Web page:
However time may be measured at the Naval Observatory, the clock seems to tick slowly here when Congress is out of town. -Richard Corrigan
The following is the mostly true (but somewhat fictionalized) story of the first clocks in the Americas. In the 17th Century, the finest clockmakers in the world were Dutch, going back to the time of Christiaan Huygens.
Huygens determined that if you allowed a pendulum to swing just a little bit, the period of its swing could be used to keep time to incredible accuracy. By the mid-17th Century, Huygens had not only determined the relationship between the period of a pendulum (T) and its length (l),
but clockmakers in both the Netherlands and England were regularly constructing clocks that were accurate to within a few seconds each day! (A phenomenal achievement for a pendulum clock by any standards.)
Well, the New World (North and South America) was beginning to be colonized in earnest, and it would be more than 100 years before an American would build their first clock. So what would someone do if they wanted to keep time more accurately than a sundial could?
You take one of these great, Dutch-built clocks, and you put it on a ship bound for the Americas, of course! So they did, and the clock arrived. And, of course, life was grand.
At least, it was, for about a week. It was only about a week before people noticed that the Sun and Moon weren't rising and setting at the times they were supposed to! Apparently, the clock was running at the wrong speed, and was running slow by somewhere around a minute per day. This brilliant clock, which was accurate to within two seconds a day in Holland, must have broken somehow during the journey.
So what were the colonists to do? There was no clockmaker (or clock repairman) in the new world, and this clock was handmade and very valuable. They had no choice; the clock needed to be shipped back to Europe for repair.
So they ship the clock back to Europe, and they go to take the clock into the clockmaker, and it does the exact thing that your car does when you take it to the mechanic because it's making a noise. It starts behaving like it's perfectly fine. The clockmaker winds up the clock, and it immediately starts working properly, and keeps time to within two seconds per day!
Why? Take another look at Huygens' equation for the period of a pendulum clock.
See that "g" in the equation? That's the acceleration due to gravity at the surface of the Earth. Those of you who've taken a physics course at some point probably learned that g is 9.81 meters per second squared.
Guess what? The value of g changes depending on your latitude and elevation! At the North Pole, g is about 9.83, while at the equator, g is smaller, at only 9.79. Most of the colonized land in the new world was well South of (and far closer to the equator than) the Netherlands, and so g changed for the clock, decreasing by about 0.01 meters per second squared. This tiny difference, added up over the course of a day, causes you to lose about 45 seconds each day. But if you bring the clock back to its original location, g goes back to its original value, and the clock went back to its near-perfect calibration point!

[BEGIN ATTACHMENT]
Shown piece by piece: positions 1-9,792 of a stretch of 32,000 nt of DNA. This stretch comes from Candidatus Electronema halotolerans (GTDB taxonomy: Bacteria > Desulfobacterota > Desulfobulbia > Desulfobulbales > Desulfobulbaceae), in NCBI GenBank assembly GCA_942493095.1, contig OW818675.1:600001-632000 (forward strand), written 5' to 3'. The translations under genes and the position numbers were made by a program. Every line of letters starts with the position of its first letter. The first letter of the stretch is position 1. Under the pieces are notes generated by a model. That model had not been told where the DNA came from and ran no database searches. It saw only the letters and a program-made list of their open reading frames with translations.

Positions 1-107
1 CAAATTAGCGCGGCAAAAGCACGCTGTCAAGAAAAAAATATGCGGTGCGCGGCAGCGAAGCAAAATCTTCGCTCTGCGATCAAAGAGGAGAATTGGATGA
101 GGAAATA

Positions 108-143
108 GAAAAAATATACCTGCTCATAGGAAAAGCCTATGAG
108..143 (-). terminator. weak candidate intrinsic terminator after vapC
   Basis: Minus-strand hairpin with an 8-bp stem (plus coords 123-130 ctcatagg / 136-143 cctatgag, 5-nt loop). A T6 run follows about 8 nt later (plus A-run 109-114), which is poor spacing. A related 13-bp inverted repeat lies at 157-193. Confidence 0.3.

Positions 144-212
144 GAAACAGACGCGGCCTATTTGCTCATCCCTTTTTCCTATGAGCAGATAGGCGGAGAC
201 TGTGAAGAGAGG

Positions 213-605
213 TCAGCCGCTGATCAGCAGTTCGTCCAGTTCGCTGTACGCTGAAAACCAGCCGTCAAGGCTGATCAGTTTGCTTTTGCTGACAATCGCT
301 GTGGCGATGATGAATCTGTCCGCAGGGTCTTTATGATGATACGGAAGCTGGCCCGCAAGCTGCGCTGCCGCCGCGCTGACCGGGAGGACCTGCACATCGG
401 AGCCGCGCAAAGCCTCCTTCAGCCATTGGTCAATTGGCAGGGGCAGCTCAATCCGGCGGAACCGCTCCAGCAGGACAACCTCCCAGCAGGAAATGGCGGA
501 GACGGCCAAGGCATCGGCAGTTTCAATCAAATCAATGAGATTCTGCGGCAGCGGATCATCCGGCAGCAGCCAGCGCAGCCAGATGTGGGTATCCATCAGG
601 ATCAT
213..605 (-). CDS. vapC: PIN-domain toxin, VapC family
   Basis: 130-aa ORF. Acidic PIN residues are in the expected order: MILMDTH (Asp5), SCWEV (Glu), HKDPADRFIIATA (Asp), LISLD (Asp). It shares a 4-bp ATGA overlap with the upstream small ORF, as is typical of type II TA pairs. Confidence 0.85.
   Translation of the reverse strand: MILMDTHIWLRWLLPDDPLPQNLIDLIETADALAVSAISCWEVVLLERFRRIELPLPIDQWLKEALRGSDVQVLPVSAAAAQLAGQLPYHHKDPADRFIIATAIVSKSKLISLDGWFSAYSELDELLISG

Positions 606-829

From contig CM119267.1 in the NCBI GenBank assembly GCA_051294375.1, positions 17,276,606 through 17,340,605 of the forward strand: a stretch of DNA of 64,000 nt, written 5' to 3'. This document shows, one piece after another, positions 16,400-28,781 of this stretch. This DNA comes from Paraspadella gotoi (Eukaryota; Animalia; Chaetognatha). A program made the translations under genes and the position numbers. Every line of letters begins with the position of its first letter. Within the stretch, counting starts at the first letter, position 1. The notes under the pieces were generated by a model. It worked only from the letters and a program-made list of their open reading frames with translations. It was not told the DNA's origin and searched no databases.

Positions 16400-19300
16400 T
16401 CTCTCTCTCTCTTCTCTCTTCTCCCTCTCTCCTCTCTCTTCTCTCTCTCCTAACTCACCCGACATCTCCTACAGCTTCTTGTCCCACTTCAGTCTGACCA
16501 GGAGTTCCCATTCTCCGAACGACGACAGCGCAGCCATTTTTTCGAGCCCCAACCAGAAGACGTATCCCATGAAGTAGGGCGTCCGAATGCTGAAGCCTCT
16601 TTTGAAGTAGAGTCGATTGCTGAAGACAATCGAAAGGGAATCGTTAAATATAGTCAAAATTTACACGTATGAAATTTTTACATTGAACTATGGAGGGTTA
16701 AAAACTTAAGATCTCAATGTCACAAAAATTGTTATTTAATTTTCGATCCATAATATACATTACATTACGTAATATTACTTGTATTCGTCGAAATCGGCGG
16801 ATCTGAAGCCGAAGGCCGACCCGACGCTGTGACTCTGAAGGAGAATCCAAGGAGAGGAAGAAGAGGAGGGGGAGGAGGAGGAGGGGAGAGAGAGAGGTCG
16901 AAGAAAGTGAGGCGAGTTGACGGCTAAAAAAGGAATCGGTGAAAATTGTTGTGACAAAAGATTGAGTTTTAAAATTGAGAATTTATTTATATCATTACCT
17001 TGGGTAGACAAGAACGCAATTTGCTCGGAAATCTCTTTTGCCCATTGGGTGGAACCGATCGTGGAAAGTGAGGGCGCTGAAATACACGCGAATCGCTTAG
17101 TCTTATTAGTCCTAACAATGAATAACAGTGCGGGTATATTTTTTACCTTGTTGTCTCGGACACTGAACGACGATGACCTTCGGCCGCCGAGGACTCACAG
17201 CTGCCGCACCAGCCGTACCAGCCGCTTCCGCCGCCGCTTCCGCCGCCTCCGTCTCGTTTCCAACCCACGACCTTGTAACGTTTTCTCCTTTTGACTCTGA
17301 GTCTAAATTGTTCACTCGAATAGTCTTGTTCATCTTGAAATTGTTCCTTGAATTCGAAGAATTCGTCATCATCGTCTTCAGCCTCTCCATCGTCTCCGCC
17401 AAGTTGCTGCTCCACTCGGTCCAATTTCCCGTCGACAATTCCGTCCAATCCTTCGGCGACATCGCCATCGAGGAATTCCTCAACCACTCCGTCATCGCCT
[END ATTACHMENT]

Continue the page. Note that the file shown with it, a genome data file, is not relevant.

And this is still true today, because the physics is exactly the same! If you change your latitude, your pendulum clock will need to be adjusted because of changes in gravity!
So go ahead and take your standardized time for granted, but remember that it wasn't always as easy as it is today!
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I wonder, does this affect the crystal oscillator or the LC resonators used as a time basis in the electronics of the day? I doubt it but you just never know if there might be some infinitesimal difference.
Ethan, I couldn't resist...it's a great song.
And so they invented time zones?
I feel so stupid...I got halfway through this before I even realized what you were explaining.
No, time zones are entirely different. Time zones are to do with longitude, not latitude. If they had brought the clock due west to a point in the Americas at the same latitude as the Netherlands, it would have kept time just as well but day and night would be shifted several hours backward. If they had brought the clock due south to a point in Africa near the equator at the same longitude as the Netherlands, they would be in the same time zone (though day and night would still be different, as they become more equal in length nearer the equator, but noon and midnight would occur at the same times), but the clock would start losing time each day.
Thus the need for an elastic pendulum suspension and a massive short swing pendulum. Given smaller gee, the pendulum shortens. Reduction to practice is left as an exercise for the alert reader given non-linearities between Hook's law and the pendulum equation.
OK, but why is g different at different latitudes? Is it because the earth is slightly oblate? Some sort of gyroscopic phenomenon?
g depend on the mass1 x mass2 over radius square.
Earth is not a perfect sphere therefore there would be a slight difference of radius.
The latitude dependence is a combination of non-sphericity and centrifugal force, as you suggest. See Wikipedia.
they become more equal in length nearer the equator, but noon and midnight would occur at the same times), but the clock would start losing time each day.
And even now, with atomic clocks (say, on GPS satellites), they have to account for distortions due to general relativity. Darn gravity!!
Oops Morgan looks like you got latitude and longitude mixed up.
Timezones change with the latitude. Gravity is affected more by longitude than latitude (depends on the amount of mountains and other kinds of mass in the area).
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